It’s a little personal, but let’s just say my hormones were completely thrown out of synch and I had chronic anemia. I was a vegetarian eating soy-based foods for 14 years and by year 14 my body went into complete breakdown mode. After removing soy completely, and beginning the shift toward the real food lifestyle (reintroducing meat in the form of bone broth), my chronic anemia disappeared leaving my doctor astounded, and my hormone levels became normal again allowing me to conceive. I definitely am not a proponent of processed soy for my own personal experiences with its negative impact on my health as well as all the compelling research that warns against it, which is why I really encourage people to do the research. Hope this helps. Blessings, Kelly 🙂
Thanks for sharing your personal story. I am allergic to peanut butter, so when I found “WOW Soybutter” (a Canadian non-GMO soy butter spread), I was so excited. It is delicious and I can finally have something like a peanut butter sandwich. I do not use this spread as my main source of protein, but as a supplement, at times, and as lunch or a snack before bed time. I do eat meat, beans and love your bone broth idea.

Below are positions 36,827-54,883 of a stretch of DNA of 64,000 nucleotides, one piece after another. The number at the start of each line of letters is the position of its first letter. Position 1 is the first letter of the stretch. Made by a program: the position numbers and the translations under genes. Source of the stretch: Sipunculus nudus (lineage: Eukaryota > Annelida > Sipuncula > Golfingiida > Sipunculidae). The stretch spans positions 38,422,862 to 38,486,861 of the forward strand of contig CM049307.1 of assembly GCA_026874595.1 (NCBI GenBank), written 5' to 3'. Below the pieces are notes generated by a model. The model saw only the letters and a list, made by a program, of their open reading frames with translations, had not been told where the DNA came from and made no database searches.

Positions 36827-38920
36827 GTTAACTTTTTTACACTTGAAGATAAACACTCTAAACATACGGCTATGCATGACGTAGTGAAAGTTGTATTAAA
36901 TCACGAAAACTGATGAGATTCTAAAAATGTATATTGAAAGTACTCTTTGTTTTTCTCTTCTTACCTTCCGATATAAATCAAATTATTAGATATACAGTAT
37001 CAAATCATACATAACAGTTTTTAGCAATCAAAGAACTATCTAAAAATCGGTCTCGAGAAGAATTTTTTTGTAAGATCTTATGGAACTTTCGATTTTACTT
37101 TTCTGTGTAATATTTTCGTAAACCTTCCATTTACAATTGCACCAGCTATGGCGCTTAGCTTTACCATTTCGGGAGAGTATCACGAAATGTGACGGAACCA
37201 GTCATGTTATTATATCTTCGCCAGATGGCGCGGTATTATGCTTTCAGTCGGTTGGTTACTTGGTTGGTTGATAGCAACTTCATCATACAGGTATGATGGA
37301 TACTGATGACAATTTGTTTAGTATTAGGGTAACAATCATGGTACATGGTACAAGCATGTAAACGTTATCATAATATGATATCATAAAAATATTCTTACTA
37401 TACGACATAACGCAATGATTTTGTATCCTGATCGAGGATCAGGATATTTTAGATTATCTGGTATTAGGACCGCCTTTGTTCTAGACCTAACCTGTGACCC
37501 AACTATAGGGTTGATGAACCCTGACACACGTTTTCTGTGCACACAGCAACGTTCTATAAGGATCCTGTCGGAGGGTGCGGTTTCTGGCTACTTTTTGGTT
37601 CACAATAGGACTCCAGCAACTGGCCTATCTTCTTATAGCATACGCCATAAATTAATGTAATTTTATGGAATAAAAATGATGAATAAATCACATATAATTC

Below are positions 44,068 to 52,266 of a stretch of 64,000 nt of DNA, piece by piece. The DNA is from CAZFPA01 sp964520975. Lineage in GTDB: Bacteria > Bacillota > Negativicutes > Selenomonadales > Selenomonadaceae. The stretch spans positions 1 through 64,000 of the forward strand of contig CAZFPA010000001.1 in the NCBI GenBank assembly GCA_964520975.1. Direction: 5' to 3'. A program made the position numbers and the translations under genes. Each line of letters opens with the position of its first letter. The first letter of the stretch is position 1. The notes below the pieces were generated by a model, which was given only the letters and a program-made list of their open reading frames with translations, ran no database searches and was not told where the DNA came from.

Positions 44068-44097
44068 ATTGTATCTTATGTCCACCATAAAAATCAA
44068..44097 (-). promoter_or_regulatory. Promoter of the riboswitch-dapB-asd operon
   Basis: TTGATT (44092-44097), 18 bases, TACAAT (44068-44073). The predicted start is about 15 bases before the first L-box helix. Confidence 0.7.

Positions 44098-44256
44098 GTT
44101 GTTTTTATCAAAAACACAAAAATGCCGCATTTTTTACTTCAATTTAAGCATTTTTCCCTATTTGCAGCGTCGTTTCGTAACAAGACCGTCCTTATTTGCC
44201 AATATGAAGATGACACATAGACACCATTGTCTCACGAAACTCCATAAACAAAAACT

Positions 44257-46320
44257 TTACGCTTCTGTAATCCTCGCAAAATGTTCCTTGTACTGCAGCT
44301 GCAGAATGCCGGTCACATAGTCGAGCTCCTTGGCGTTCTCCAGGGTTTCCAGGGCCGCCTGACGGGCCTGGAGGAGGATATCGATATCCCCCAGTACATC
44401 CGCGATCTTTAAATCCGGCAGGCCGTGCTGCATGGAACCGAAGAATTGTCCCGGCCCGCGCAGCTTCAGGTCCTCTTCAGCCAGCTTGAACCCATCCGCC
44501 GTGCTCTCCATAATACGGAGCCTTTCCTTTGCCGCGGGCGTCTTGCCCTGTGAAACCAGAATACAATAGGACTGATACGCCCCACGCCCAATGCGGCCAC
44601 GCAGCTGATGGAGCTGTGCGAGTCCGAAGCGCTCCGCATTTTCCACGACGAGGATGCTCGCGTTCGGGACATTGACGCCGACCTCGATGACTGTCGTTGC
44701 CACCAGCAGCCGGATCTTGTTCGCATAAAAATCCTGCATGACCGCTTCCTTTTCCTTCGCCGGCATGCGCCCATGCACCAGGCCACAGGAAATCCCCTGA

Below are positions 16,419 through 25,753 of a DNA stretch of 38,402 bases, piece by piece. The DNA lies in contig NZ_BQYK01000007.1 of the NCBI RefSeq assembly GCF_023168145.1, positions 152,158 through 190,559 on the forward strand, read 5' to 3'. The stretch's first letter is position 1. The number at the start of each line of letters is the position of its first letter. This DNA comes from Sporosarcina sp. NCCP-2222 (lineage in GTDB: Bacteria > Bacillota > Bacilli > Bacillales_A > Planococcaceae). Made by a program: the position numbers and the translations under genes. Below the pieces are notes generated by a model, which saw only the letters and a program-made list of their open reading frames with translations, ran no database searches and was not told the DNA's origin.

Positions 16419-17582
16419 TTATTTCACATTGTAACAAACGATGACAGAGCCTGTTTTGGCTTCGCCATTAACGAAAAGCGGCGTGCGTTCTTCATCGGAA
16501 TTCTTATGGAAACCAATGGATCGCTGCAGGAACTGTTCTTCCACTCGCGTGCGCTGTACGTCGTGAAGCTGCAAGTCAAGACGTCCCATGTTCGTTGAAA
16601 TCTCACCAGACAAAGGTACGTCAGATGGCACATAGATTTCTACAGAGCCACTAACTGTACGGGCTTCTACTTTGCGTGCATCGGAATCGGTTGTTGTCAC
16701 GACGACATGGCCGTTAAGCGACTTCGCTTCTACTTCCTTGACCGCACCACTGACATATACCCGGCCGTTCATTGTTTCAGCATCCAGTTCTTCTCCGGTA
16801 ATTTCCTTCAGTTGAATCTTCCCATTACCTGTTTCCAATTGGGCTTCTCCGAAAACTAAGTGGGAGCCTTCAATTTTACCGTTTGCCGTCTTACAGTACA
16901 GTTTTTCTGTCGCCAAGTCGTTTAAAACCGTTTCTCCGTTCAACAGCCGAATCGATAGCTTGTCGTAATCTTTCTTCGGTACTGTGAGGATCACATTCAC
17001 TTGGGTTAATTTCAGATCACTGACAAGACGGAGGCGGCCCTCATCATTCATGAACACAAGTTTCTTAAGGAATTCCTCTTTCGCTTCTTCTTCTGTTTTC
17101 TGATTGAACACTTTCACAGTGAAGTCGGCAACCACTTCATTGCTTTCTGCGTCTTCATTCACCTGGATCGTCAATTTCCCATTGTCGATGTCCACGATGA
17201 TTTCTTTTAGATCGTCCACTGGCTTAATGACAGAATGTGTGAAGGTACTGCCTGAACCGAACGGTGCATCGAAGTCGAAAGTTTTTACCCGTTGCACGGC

I glad that you are better and helping so many mom’s like myself.
God bless you,
My pleasure, Jessica. Occasional soy shouldn’t be an issue. And if it does cause any problems, another great choice is almond butter or sunflower seed butter, both are delicious! Blessings, Kelly 🙂
I LOVE this recipe. I wanted to let you know I used Tahini butter because I love sesame, and they turned out perfect! I also start with this Nut free version and added raw pistachios, and dried apricots and cranberries. I coarse-chop them together in my Magic Bullet (the pistachios or any soft nut will help the fruit to chop evenly.) This is my go-to recipe for snack food! I don’t even freeze them because they go so fast! Thanks for sharing!
Hi, Amie. Thanks so much for taking the time to leave a kind note and for your great idea of using tahini butter. That sounds so delicious! Blessings, Kelly 🙂
These look fantastic!
Can I use something else instead of sunflower butter I can’t find it here in Australia!
Hi, Nicole. Are you nut-free? If you are mot nut free, you might want to check out my other recipes here: http://thenourishinghome.com/2013/08/fruit-nut-grain-free-bars/ If you are nut-free, you could try using tahini or any other seed butter. Or making your own sunflower seed butter by grinding sunflower seeds in a food processor. I hope this helps! 🙂